June 8, 2019. My friends and I only had four whole days to spend in Bali, so we decided to do just some of the “essential” destinations for first-time vacationers on the island. Two ticks in the checklist were sites in Ubud, a town in central Bali, regarded as the island’s cultural heartland and a temple in Manukaya right next to Ubud.
I had previously followed the referral of another friend who recommended a local driver to take us around our desired destinations for a flat fee per day. His name was Joe. It is essential to have someone drive you around Bali since there doesn’t appear to be any mode of public transportation convenient enough for tourists to go about the island on their own. The only other way is to rent scooters or motorbikes. None of us knew how, so that was not an option. I coordinated with Joe days before the trip and agreed on an itinerary.
From our hotel in Seminyak, Joe drove us an hour to the interior of the island along rural sceneries typical of tropical Southeast Asia–meaning, nothing too unfamiliar to Filipinos like us–rolling hills, rice paddies, terraces and vegetable gardens flanked by towering coconut trees and clusters of village homes.
But first, breakfast! Joe drove us to an obviously tourist restaurant called Bebek Joni. It was your typical tourist trap, but hey, whatever–we were hungry. We were there for breakfast, so the chartered tourist groups have not arrived for lunch, and we were the only guests around. Set in the middle of rice paddies and duck ponds, it had a very peaceful and provincial ambiance. I had a combination plate of satay, fried chicken, and some morsels of scrambled egg with my nasi. It came with Bali coffee and some rice crackers.
After breakfast, we drove a few more kilometers to Tegalalang, still in Ubud, for its famed rice terraces. We dropped by the Instagram-essential Alas Harum agro-tourism site. It was a privately-owned resort with perfectly-manicured rice terraces running along a small valley with a freshwater stream in the middle. The basic entrance ticket allows you to roam around the garden for as long as you please, but for some additional rupiahs, you can avail of their other activities such as luwak coffee tasting, the sky bike, and the Instagram-famous swing. It is what it is–a beautiful garden with plenty of spots to take great vacation photos.
After getting our fix of photos at Alas Harum, we drove to another Tegalalang site further north for more picturesque terraces. I think these ones are maintained by the community that hosts the stepped rice paddies, as the ticket there was just 10,000 rupiahs (Php 35).
Right next to Ubud is a town called Manukaya, which hosts one of the most visited sites in Bali, both by locals and by tourists, the Pura Tirta Empul. It is a Hindu Balinese temple where devotees (and tourists nowadays) congregate to purify themselves spiritually by literally bathing in its pools fed by dozens of water spouts. Beyond the purification pools, there are inner courtyards where locals pray and make offerings. Some sections are off-limits to tourists but you may still witness how devotees conduct their worship.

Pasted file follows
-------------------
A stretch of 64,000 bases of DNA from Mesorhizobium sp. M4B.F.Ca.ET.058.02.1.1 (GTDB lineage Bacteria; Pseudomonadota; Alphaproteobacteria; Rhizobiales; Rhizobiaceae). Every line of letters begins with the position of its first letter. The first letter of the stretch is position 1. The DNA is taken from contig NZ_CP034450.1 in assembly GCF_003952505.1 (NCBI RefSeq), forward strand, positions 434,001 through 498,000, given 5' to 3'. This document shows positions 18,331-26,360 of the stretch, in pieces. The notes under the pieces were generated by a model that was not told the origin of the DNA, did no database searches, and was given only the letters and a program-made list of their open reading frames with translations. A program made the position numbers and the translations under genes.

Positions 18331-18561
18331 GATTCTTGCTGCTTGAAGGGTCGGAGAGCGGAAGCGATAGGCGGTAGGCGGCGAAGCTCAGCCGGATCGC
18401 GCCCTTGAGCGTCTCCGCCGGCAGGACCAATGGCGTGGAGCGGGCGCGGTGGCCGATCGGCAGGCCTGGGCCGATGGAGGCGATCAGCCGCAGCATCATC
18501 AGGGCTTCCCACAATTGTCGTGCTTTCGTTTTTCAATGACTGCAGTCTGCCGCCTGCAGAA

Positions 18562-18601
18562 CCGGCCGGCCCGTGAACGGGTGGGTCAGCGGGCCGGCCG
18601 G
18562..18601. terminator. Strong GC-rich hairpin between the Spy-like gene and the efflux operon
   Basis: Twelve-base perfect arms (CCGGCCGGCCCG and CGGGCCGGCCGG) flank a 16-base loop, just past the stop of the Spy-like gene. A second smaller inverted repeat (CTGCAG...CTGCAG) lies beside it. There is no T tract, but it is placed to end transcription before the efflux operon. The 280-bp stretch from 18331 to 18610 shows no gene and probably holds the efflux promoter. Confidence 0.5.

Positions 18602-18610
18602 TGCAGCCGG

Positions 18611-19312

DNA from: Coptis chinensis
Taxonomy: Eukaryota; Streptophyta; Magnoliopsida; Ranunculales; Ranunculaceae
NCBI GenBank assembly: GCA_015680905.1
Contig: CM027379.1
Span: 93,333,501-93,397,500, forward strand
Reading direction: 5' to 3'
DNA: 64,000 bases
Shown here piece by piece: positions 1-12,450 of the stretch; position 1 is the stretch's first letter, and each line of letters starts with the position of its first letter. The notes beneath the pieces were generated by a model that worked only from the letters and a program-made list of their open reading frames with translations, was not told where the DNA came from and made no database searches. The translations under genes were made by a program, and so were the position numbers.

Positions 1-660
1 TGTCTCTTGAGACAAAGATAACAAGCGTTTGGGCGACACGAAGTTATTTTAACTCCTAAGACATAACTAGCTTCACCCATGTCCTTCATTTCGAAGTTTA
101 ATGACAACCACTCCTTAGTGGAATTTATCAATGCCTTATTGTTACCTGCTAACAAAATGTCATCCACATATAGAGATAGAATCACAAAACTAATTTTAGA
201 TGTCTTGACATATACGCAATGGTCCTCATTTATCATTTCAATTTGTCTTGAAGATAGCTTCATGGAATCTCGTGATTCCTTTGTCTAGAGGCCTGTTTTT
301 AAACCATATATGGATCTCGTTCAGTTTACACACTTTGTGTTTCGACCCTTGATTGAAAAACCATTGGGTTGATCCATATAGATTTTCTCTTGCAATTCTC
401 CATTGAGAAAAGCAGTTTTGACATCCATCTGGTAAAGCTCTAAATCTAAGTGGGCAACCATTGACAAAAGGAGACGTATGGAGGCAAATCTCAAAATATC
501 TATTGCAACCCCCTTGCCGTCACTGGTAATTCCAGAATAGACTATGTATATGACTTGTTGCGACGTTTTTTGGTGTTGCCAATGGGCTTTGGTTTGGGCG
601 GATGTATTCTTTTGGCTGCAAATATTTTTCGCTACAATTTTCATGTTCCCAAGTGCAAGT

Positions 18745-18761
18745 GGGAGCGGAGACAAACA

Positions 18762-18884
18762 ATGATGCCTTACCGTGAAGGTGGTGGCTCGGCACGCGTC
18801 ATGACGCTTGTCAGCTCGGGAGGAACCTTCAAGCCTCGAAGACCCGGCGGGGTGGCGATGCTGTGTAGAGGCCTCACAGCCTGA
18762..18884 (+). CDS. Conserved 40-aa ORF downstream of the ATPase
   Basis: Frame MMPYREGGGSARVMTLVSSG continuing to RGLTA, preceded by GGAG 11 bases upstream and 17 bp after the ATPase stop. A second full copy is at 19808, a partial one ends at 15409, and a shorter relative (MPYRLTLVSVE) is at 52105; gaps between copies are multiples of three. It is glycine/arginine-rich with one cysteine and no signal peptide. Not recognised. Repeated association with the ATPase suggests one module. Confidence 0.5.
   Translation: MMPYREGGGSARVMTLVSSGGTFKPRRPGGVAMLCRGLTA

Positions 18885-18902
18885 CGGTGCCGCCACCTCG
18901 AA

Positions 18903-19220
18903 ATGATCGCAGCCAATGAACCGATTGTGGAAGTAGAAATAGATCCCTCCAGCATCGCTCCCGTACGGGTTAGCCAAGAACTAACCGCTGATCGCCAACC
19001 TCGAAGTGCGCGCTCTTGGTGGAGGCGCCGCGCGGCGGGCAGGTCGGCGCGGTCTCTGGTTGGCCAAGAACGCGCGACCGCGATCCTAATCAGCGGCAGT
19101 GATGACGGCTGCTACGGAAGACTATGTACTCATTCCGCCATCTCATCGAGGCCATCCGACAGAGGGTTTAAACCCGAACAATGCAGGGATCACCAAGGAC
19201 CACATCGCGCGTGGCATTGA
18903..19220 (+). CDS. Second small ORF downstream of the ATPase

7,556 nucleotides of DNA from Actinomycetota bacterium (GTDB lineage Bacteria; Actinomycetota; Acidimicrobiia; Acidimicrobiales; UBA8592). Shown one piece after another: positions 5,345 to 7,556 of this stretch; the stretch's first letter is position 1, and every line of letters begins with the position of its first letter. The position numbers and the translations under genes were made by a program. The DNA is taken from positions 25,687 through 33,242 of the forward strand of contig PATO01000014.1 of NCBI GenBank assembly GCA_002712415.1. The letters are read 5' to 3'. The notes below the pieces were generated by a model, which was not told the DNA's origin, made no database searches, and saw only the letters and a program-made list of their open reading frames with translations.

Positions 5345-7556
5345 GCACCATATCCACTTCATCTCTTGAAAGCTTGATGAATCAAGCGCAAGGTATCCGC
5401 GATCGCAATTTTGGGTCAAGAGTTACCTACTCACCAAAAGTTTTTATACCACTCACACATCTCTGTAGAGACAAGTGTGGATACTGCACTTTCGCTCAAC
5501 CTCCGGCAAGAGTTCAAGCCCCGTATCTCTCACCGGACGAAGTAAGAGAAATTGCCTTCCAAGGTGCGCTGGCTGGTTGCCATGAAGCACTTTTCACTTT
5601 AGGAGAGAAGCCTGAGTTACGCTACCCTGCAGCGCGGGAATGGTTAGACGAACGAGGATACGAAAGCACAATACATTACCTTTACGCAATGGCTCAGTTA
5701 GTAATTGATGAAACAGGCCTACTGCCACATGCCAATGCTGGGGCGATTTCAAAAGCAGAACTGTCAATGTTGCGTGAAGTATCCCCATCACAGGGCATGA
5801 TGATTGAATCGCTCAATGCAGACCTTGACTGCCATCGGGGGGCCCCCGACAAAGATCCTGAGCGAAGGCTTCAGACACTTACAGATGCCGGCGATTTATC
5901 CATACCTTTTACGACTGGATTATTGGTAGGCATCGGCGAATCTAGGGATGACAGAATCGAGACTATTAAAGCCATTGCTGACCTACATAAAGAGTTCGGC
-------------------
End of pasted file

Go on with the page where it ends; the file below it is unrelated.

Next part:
Do note that before you get out of the temple complex into the parking lot, you’d have to pass through a tourist trap maze of souvenir shops and persistent vendors. One vendor baited my attention by practically saying something was for free, then literally dragged me into her shop and cajoled me into buying a sarong, which I later on realized was terribly overpriced.
Walking up and down rice terraces and around temples worked our appetite well for lunch. Joe drove us further north of Bali to Kintamani, along the edge of a ridge overlooking Mount Batur, an active volcano that had spewed black volcanic matter into the plains below some years prior. We settled in a restaurant named Batur Sari, which was another tourist trap where I didn’t enjoy my food, at all. My noodles were not only overpriced but were dry and bland. The place’s only saving grace was the view. We would, later on, tell Joe not to bring us to tourist restaurants anymore, where he probably got commissions or free meals. We didn’t mind dining with him and paying for his meals as long as he brought us to places where he would eat as well.
We eventually drove back to Ubud and made our way to the Sacred Monkey Forest Sanctuary which was a thickly forested garden of around ten hectares habited by hundreds, and I mean hundreds, of long-tailed monkeys. We should have known better than not to be mindful of our belongings because the monkeys got quite aggressive. We witnessed our water bottle snatched from us by a team of around five monkeys. We made the unwise decision of trying to wrestle it back, only to lose it altogether in a lopsided fight amidst shrieking visitors around us.
Late into the afternoon, Joe made good of our instruction not to bring us to more tourist trap restaurants. He brought us to three places where he would eat. First he brought us to a roadside cafe where we had really cheap but yummy noodles and some iced coffee. Then he brought us to a gelato ice cream parlor that was really famous among locals.
Finally, for dinner, Joe brought us to a typical babi satay (pork barbecue) eatery in Seminyak where we had plates full of Bali-styled barbecued pork in skewers with plenty of rice. The satay was delectable and cheap. It’s a good sign when you don’t see other Western or Chinese tourists around.
It was a great first day in Bali. We retired to our respective hotel rooms early to recuperate for the next day.